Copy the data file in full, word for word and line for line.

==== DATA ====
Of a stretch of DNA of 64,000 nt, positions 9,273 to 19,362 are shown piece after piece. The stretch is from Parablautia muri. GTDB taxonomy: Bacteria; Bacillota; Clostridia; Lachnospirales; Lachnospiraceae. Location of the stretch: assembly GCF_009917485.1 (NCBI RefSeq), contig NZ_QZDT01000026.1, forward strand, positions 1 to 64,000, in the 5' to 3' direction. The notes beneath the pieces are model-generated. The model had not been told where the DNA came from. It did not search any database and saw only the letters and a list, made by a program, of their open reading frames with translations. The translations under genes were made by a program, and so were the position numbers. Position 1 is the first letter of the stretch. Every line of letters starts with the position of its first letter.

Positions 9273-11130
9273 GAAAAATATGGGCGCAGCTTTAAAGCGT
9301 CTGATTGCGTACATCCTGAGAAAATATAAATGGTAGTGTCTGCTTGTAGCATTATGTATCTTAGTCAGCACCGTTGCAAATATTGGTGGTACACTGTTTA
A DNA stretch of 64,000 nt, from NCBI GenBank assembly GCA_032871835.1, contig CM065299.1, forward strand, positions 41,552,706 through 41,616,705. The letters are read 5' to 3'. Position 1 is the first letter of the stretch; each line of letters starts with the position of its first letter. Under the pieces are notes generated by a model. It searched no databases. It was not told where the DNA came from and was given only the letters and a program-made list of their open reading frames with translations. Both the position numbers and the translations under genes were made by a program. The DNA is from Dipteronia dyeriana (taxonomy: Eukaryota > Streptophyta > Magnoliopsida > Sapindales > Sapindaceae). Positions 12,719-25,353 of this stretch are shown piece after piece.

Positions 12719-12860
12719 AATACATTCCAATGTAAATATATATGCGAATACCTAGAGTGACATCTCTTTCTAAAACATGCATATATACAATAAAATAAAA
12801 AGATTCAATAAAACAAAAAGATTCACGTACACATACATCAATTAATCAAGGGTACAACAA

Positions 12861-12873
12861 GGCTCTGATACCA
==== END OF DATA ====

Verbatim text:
Of a stretch of DNA of 64,000 nt, positions 9,273 to 19,362 are shown piece after piece. The stretch is from Parablautia muri. GTDB taxonomy: Bacteria; Bacillota; Clostridia; Lachnospirales; Lachnospiraceae. Location of the stretch: assembly GCF_009917485.1 (NCBI RefSeq), contig NZ_QZDT01000026.1, forward strand, positions 1 to 64,000, in the 5' to 3' direction. The notes beneath the pieces are model-generated. The model had not been told where the DNA came from. It did not search any database and saw only the letters and a list, made by a program, of their open reading frames with translations. The translations under genes were made by a program, and so were the position numbers. Position 1 is the first letter of the stretch. Every line of letters starts with the position of its first letter.

Positions 9273-11130
9273 GAAAAATATGGGCGCAGCTTTAAAGCGT
9301 CTGATTGCGTACATCCTGAGAAAATATAAATGGTAGTGTCTGCTTGTAGCATTATGTATCTTAGTCAGCACCGTTGCAAATATTGGTGGTACACTGTTTA
A DNA stretch of 64,000 nt, from NCBI GenBank assembly GCA_032871835.1, contig CM065299.1, forward strand, positions 41,552,706 through 41,616,705. The letters are read 5' to 3'. Position 1 is the first letter of the stretch; each line of letters starts with the position of its first letter. Under the pieces are notes generated by a model. It searched no databases. It was not told where the DNA came from and was given only the letters and a program-made list of their open reading frames with translations. Both the position numbers and the translations under genes were made by a program. The DNA is from Dipteronia dyeriana (taxonomy: Eukaryota > Streptophyta > Magnoliopsida > Sapindales > Sapindaceae). Positions 12,719-25,353 of this stretch are shown piece after piece.

Positions 12719-12860
12719 AATACATTCCAATGTAAATATATATGCGAATACCTAGAGTGACATCTCTTTCTAAAACATGCATATATACAATAAAATAAAA
12801 AGATTCAATAAAACAAAAAGATTCACGTACACATACATCAATTAATCAAGGGTACAACAA

Positions 12861-12873
12861 GGCTCTGATACCA